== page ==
So many disputes in our liberal democratic society hinge on the tension between inequality and fairness: between groups, between sexes, between individuals, and increasingly between families.They give a history lesson about this argument, which you can read if you want to do. Here's my version of it:
I don’t think parents reading their children bedtime stories should constantly have in their minds the way that they are unfairly disadvantaging other people’s children, but I think they should have that thought occasionally.
The power of the family to tilt equality hasn’t gone unnoticed, and academics and public commentators have been blowing the whistle for some time. Now, philosophers Adam Swift and Harry Brighouse have felt compelled to conduct a cool reassessment.
Swift in particular has been conflicted for some time over the curious situation that arises when a parent wants to do the best for her child but in the process makes the playing field for others even more lopsided.
‘I got interested in this question because I was interested in equality of opportunity,’ he says.
‘I had done some work on social mobility and the evidence is overwhelmingly that the reason why children born to different families have very different chances in life is because of what happens in those families.’
Once he got thinking, Swift could see that the issue stretches well beyond the fact that some families can afford private schooling, nannies, tutors, and houses in good suburbs. Functional family interactions—from going to the cricket to reading bedtime stories—form a largely unseen but palpable fault line between families. The consequence is a gap in social mobility and equality that can last for generations.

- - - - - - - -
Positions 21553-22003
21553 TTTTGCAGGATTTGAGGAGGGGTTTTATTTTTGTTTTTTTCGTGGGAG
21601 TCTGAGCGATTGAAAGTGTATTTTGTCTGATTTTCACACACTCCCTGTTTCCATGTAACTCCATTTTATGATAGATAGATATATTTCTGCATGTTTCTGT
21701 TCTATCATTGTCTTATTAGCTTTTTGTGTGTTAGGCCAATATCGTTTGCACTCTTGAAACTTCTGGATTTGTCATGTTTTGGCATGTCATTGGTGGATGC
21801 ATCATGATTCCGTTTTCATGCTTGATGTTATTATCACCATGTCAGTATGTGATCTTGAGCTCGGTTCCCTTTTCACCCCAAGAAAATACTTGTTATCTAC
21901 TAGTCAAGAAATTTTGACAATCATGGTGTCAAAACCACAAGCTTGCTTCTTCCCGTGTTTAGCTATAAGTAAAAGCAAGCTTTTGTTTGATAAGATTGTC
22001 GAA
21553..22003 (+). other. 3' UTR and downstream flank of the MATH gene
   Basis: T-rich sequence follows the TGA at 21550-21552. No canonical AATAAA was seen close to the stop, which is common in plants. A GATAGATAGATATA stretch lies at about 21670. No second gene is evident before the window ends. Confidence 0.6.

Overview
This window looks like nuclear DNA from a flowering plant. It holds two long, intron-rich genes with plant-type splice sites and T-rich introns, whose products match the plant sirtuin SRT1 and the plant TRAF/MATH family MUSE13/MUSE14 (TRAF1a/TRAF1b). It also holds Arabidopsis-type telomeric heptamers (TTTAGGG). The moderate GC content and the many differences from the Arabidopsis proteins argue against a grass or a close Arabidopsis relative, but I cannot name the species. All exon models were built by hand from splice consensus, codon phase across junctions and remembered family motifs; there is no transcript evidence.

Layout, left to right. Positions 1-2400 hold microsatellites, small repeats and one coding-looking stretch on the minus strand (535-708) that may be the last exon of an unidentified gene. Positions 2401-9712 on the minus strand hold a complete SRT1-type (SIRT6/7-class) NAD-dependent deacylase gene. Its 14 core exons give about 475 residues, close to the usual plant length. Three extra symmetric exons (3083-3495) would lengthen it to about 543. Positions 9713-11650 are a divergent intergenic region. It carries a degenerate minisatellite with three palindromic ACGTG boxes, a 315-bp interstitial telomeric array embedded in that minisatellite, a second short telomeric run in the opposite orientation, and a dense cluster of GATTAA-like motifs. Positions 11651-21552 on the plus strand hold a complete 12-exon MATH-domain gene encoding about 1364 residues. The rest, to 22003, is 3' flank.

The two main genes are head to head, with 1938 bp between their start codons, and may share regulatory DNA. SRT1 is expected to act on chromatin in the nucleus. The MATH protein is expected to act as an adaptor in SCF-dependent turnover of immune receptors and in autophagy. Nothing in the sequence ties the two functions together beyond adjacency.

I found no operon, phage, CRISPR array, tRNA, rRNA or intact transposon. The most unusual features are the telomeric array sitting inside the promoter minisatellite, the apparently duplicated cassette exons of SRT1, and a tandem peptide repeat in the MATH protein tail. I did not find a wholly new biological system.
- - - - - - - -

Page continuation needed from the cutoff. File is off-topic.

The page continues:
So, what to do?
According to Swift, from a purely instrumental position the answer is straightforward.
‘One way philosophers might think about solving the social justice problem would be by simply abolishing the family. If the family is this source of unfairness in society then it looks plausible to think that if we abolished the family there would be a more level playing field.’
Plato argued in favor of abolishing the family in the Republic, though it's not clear how much that was just a thought experiment. Aristotle rejected the idea outright in the Politics II.2, on the grounds that abolishing the family means abolishing the state. The argument he gives is an early form of the principle of division of labor: the family is more diverse and also more self-sustaining than an individual, and a city more than a family. By eliminating the family in order to give the state greater unity (of which 'less inequality' is a kind), you would end up decreasing the ability to sustain the state.
And indeed that is true. The state is capable of surviving even major disruptions in large part because people can rely upon their families for so much. If the family fails, the state has to pick up a lot more weight -- and, in taking on a vast multiplicity of tasks for which it is unsuited, it becomes far more fragile.
Swift doesn't concede the value of the family to the stability of the state, arguing instead only from Aristotle's formulation of the tragedy of the commons. Rather, he decides that "it is in the interest of the child to be parented, and be parented well." He ends up concluding from this that there may be a higher value than equality (heaven forfend!), and that we shouldn't force parents not to read to their children even though being read to as a child confers advantages later in life.
There's an additional point, which is that a state that tried to abolish the family would become unstable for another reason: parents would unite in destroying it. That doesn't seem to occur to him, but he's an Australian. The value of revolution to the moral health of society is more classically an American point.